As stated in our earlier articles, flame hardening technology selectively heats and hardens parts of a metal workpiece. Imagine the teeth of a spur gear being subjected to the flame, or perhaps it’s the leading edge of a chisel that experiences the focused flame. Looked at from the perspective of the subject steel or iron part, how do we quantify these hardening effects? Well, we begin by recruiting the Rockwell Scale.

What is The Rockwell Scale? 

Used to measure metal hardness, the Rockwell test is defined as an alloy’s ability to resist indentation. More accurately, the test uses a set load and a specially engineered indentation tool to measure how deeply the strike registers. Incidentally, Rockwell engineering data tends to go hand-in-hand with a hardness curve, a heat treatment signature that’s every bit as unique as a fingerprint.

Flame Hardening Effects: Ferrous Materials

Thermal gradients and Rockwell tables provide a great deal of information. The data illustrates temperature and hardenability relationships, it shows how many millimetres of material hardness have been applied to a subject steel or iron part, and it also depicts carbon content changes. As the oxy-acetylene torch closes on the workpiece, a thin, hard transformative layer is imparted. Importantly, this is not an additive process, so no dimensional expansion takes place. No, the process actually converts the microstructure of the existing surface into an austenite, then that processed grain changes again during the quench phase until a full martensite shell surrounds an untouched ferrous core.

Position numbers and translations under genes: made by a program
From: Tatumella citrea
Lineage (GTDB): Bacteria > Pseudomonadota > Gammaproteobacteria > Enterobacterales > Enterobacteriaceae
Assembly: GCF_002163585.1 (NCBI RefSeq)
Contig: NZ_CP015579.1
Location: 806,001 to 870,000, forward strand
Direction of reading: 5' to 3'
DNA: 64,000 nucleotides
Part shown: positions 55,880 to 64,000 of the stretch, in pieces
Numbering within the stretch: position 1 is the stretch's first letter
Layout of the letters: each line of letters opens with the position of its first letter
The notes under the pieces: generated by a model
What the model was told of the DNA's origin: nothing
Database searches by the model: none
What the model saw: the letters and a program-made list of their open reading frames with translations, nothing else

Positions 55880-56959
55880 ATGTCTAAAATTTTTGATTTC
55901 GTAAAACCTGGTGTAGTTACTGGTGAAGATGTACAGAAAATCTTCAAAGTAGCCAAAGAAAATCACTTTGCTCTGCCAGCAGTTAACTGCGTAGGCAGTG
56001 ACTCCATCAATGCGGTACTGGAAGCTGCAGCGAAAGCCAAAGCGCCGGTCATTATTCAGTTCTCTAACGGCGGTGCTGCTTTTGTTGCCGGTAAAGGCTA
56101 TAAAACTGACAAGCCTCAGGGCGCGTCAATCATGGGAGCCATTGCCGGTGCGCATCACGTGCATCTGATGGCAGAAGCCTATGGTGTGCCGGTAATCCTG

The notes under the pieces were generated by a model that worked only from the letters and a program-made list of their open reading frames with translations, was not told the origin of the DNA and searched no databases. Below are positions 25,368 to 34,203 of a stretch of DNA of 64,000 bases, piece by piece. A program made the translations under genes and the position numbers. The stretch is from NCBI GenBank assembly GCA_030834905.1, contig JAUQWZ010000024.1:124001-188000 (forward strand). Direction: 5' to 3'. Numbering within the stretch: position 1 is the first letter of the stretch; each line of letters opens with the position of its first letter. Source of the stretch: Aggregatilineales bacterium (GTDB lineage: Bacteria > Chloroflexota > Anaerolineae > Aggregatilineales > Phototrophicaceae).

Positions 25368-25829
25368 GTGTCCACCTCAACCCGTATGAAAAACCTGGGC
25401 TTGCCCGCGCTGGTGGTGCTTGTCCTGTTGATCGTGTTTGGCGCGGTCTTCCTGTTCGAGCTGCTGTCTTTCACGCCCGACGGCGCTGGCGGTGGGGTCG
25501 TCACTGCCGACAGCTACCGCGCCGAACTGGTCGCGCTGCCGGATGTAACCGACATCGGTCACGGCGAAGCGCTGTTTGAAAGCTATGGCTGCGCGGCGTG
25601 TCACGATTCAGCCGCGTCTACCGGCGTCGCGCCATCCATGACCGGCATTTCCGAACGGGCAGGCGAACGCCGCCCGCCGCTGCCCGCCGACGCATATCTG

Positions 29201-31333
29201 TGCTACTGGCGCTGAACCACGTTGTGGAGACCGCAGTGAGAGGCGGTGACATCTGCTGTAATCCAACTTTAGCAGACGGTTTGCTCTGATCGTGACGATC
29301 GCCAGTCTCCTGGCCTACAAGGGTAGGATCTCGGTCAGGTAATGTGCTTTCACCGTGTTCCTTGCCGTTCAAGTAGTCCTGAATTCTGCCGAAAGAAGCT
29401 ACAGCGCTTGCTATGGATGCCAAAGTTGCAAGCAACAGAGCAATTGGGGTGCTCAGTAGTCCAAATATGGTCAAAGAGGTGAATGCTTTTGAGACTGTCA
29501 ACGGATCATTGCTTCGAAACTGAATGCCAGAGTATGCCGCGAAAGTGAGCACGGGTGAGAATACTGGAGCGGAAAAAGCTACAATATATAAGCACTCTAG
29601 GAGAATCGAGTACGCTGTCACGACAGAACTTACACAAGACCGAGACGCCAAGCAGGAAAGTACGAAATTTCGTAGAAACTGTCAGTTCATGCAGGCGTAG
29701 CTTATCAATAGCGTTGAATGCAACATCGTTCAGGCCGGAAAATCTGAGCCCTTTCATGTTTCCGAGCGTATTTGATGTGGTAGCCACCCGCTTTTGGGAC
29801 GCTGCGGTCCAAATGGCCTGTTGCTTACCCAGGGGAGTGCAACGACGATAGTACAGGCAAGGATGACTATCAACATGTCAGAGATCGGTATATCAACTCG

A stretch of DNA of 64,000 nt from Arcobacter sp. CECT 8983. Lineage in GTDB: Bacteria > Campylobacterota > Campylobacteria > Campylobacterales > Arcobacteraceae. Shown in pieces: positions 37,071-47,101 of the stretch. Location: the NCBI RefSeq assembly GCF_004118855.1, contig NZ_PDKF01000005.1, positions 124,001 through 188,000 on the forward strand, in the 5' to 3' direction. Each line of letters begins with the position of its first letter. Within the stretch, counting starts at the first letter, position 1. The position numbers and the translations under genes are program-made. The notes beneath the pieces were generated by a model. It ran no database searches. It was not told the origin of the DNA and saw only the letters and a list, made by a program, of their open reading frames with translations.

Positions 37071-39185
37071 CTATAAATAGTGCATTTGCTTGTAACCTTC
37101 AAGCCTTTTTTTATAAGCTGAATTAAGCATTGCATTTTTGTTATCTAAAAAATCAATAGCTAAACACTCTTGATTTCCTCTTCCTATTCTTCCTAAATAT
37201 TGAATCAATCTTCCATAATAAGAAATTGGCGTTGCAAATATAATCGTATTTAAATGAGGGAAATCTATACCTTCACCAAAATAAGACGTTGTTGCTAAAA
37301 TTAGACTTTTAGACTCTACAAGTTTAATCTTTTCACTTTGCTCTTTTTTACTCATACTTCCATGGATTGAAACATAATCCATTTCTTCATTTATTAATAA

Executing a Dramatic Phase Change 

The effects of the flame hardening work only tell half the story. Obviously, this is the stage of the process where the metal part is heated rapidly, but, if left to cool, that state change won’t produce a properly case hardened shell. In order to achieve the gradient curves and Rockwell numbers detailed above, the quench station must also rapidly cool the alloyed part so that the martensite phase is quickly reached. In other words, those data-illustrating thermal gradient curves tell a story, one that’s based on applied thermal energy, the period that temperature was maintained, and the length of the quenching interval.

The final component in this material-centric formula is the composition of the ferrous material. The amount of carbon in the alloy, the steel family used in the heat treatment process, even the use of nearly pure iron, all of these processing factors impact the hardening curves. In the latter instance, iron, the carbon-exempt metal gains fatigue resistance and localised strength when the flame hardening torch gets to work.